Two sink mats (which would never have found their way to my sink) were put to good use for this exercise:

My attempt to cast the inside of a scallop shell was less successful.  It had been drying for three days and was considerably lighter in weight suggesting it was ready.  The mold had been greased and the paper came away easily where it was fully dry but broke up in the middle where it was still damp.  Had I been more patient, I think it would have made a good casting.


One of the most effective surfaces to cast so far was a Viburnum rhytidophyllum leaf.

The topside cast in soluble paper, top image, middle right in four layers of lokta tissue, second left in four layers of 9gm abaca tissue, third left  and bottom two, the underside cast in paper pulp with the last images coloured with sennelier oil pastels.


I love the warmth and feel of handmade paper and would be interested in developing my paper making skills to see if I could produce finer, tissue like samples and experiment with different ways of using paper pulp. I was particularly inspired by the work of Raija Jokinen who makes fabulous lightweight, durable sculptural pieces with hand made paper pulp, paper yarn, flax and stitch.

Her Paperart gallery is particularly appealing to me.  Within her artist statement, she describes her work:

My art works are made of flax and the working method can be compared to painting and drawing, but the “paint” is the fiber that is normally used e.g. as a base material for oil paintings. In addition, I use stitching to form “drawn” lines and rice starch as a binder. My methods and materials are also related with handmade paper techniques: A sheet of paper is formed of pulp consisting short bast fibres and water. Handmade paper sheets are used e.g. to print graphic art. Beside the short fibers I also use long fibers, which are normally used for example in spinning the yarn for fabric weaving. The technique I’ve developed could therefore be located in the meeting point of the techniques in painting, graphic art and textile.

Joshua Monroe prints with wood blocks and paper pulp.  They are simple prints and interesting colour studies, with the feathered edge of home-made paper.  A recent post on discusses his work and includes an artist’s statement describing the process.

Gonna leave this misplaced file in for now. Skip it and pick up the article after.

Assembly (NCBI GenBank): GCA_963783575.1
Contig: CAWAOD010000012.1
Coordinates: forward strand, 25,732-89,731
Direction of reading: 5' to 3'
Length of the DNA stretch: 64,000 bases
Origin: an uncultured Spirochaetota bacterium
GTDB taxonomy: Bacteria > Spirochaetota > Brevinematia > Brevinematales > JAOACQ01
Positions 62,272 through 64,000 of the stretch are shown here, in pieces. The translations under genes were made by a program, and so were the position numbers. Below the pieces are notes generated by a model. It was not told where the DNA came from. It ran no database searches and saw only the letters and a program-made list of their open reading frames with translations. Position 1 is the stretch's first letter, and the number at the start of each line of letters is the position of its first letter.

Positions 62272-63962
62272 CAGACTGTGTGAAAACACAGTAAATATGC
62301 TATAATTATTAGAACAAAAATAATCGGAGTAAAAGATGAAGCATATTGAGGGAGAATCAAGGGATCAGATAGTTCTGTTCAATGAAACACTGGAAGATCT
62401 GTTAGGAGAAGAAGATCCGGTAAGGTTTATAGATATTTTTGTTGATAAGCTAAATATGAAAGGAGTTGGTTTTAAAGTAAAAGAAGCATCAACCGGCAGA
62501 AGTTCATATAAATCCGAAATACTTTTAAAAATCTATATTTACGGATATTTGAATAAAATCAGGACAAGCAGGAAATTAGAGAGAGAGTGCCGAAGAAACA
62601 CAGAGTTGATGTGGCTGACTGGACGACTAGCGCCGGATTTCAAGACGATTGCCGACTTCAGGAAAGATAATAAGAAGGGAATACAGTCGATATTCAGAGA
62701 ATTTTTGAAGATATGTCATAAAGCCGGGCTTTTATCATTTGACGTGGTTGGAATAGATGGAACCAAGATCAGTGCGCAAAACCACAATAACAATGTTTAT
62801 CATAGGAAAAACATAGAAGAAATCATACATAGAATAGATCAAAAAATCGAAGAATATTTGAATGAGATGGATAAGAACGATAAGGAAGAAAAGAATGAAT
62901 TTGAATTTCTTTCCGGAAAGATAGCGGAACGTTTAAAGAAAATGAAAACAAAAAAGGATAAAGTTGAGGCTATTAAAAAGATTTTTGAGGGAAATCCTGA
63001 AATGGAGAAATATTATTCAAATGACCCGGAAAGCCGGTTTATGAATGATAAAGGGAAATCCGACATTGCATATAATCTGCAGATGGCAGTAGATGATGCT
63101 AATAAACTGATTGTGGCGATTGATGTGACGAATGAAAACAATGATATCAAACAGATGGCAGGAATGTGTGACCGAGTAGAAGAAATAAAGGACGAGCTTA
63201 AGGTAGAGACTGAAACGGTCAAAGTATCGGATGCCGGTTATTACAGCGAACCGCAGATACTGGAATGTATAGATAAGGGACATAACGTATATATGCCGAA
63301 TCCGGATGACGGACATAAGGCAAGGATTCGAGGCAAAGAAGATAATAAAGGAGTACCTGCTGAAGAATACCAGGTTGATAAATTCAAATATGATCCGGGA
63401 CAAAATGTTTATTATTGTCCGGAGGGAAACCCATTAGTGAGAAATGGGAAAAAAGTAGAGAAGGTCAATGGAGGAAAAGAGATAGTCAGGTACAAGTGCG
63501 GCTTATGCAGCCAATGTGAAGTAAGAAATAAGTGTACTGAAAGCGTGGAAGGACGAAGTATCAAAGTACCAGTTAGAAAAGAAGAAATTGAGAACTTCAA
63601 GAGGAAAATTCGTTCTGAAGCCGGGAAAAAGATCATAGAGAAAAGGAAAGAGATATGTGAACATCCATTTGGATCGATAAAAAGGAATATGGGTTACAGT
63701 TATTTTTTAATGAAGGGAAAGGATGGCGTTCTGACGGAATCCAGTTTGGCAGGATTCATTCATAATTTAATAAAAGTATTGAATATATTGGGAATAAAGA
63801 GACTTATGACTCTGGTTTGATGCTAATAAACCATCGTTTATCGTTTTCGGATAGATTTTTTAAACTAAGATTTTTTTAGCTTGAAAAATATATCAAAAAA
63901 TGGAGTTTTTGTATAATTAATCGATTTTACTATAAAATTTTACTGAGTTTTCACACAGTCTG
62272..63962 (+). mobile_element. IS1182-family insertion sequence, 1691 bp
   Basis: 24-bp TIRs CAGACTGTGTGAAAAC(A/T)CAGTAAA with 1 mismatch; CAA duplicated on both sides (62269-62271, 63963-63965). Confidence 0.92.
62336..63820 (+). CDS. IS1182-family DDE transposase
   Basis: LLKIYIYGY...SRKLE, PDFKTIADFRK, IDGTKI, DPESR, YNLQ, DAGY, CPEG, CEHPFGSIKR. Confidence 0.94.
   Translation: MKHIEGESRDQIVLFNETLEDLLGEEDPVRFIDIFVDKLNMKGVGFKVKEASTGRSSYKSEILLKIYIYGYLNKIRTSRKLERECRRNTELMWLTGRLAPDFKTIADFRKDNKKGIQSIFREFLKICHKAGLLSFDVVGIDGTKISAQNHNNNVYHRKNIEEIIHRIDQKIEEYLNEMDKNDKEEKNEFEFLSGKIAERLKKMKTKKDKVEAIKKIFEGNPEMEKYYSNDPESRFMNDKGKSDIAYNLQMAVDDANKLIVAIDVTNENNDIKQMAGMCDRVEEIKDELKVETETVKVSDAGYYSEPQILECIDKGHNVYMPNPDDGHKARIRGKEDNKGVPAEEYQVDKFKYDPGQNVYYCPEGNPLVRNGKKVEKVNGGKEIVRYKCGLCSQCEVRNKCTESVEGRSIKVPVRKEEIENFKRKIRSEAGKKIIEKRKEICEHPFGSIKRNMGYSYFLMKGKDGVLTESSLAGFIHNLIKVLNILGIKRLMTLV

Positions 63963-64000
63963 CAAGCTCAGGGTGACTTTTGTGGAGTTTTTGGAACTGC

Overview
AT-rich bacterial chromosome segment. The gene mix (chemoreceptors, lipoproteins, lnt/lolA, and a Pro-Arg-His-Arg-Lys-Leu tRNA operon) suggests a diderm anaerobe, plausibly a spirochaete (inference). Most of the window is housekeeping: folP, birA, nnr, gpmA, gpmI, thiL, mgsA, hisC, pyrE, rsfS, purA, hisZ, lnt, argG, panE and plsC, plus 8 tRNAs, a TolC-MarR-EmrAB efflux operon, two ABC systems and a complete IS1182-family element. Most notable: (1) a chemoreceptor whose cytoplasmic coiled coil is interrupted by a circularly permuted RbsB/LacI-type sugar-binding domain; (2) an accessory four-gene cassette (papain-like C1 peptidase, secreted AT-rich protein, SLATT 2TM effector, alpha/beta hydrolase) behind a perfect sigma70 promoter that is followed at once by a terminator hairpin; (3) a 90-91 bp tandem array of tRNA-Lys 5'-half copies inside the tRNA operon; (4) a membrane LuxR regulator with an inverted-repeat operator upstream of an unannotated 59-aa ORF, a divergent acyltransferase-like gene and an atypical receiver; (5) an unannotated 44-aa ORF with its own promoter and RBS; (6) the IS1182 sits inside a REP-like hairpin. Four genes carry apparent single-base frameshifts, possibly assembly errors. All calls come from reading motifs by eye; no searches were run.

My work focuses on using handmade paper and carved wood blocks to produce cast pulp prints. Instead of creating my images using only the raised surface of the block, I place pulp on and into the block in order to draw out information from the negative space. Movement and direction occur from the channels, cuts, and gouges dug out of the wood’s surface, as well as the direction of grain revealed from tearing pieces of wood away. Using this technique I explore the relationships between color, texture, and movement while allowing my own interior, fundamental landscape to resonate within the work.

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MMT Part 3 Molding & Casting – Papier Mache

(paper workbook pages 15-23)

Materials – Papier mâché

Papier mâché can be made by pulping or layering paper with adhesive.  Consider materials for different effects.

  • Use mulberry tissue, lokta or other long fibres to make more distinctive papier mâché.
  • blotting paper and acrylic gel medium, seal with varnish when dry, matt, satin or gloss will all give different results
  • embed free stitching on water soluble paper, or threads into paper pulp by lining mold with lokta tissue, then stitched cold water soluble film, press wet formed paper sheet or pulp firmly on top.
  • Use water soluble paper a quick easy option, results can be fine and delicate. Use a wooden block to make a cast.
  • Colour pulp with watered down paints, acrylics, inks, tea coffee, walnut ink dripped from brush or pipette.
  • Magie Hollingsworth suggests greaseproof paper is great for thin forms “shrinks amazingly, more so than other papers”
  • Collage papers could also be used, decorative, but less suited to textural casts.
  • Long fibres for large areas or ‘strong’ constructions
  • Heavier papers (brown wrapping & cartridge) good for large pieces of work
  • Fine papers (tissue, papers towels and crepe paper) ideal for creasing & adding fine features.
  • Organic  materials such as leaves, stems, crumbled or ground, onion skins, tea, dried herbs, fibres, threads, sawdust can be added to pulp to produce a subtle range of shades as it dries.
  • set fine wire into layers of fine tissue so the piece can be shaped.

Safety Considerations

  • Avoid contact with eyes and mouth
  • wash hands after use
  • do not eat or drink whilst using


Magie Hollingworth – I was introduced to the work of Magie Hollingworth by a friend who had attended a vessel making workshop with her at West Dean College in 2010.  Magie takes papier mâché far beyond the level we might be familiar with from our school days!  The Pinterest selection below illustrates the variety of her work.   Her cast vintage spoons show the capacity for lightweight papers to capture texture.  The matt black lokta tissue is a lovely choice to define the beauty of the spoon.  The use of decorated papers and dressmaking tissue on the conical vase add interest and contrast with the roughness of the paper pulp on the inner surface. The unadorned paper pulp offers a fragility that I enjoy.

I am drawn to vessels so small curving bowls I can cup in my hands and run my fingers gently over the textured surface appeal.   Some artisan mugs have the same effect.  Pinterest offered a wealth of beautiful, delicate, translucent bowls for inspiration, although I must remember to focus on capturing texture, not making bowls!